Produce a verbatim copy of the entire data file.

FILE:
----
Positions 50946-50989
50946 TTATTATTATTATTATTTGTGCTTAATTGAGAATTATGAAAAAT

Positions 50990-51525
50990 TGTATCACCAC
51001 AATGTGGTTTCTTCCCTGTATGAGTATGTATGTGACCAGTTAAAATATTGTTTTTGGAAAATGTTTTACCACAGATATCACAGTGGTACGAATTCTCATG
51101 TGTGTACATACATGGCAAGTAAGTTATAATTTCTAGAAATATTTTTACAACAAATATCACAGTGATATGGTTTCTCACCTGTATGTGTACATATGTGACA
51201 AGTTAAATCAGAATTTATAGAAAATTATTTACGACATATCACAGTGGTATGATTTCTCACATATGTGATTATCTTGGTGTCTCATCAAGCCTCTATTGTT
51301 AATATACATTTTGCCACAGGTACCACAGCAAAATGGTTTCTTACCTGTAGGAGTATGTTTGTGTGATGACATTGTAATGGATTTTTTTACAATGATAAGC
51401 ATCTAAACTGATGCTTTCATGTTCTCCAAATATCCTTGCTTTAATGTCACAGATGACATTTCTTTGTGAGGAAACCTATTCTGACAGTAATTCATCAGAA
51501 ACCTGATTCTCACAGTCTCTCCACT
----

Positions 50946-50989
50946 TTATTATTATTATTATTTGTGCTTAATTGAGAATTATGAAAAAT

Positions 50990-51525
50990 TGTATCACCAC
51001 AATGTGGTTTCTTCCCTGTATGAGTATGTATGTGACCAGTTAAAATATTGTTTTTGGAAAATGTTTTACCACAGATATCACAGTGGTACGAATTCTCATG
51101 TGTGTACATACATGGCAAGTAAGTTATAATTTCTAGAAATATTTTTACAACAAATATCACAGTGATATGGTTTCTCACCTGTATGTGTACATATGTGACA
51201 AGTTAAATCAGAATTTATAGAAAATTATTTACGACATATCACAGTGGTATGATTTCTCACATATGTGATTATCTTGGTGTCTCATCAAGCCTCTATTGTT
51301 AATATACATTTTGCCACAGGTACCACAGCAAAATGGTTTCTTACCTGTAGGAGTATGTTTGTGTGATGACATTGTAATGGATTTTTTTACAATGATAAGC
51401 ATCTAAACTGATGCTTTCATGTTCTCCAAATATCCTTGCTTTAATGTCACAGATGACATTTCTTTGTGAGGAAACCTATTCTGACAGTAATTCATCAGAA
51501 ACCTGATTCTCACAGTCTCTCCACT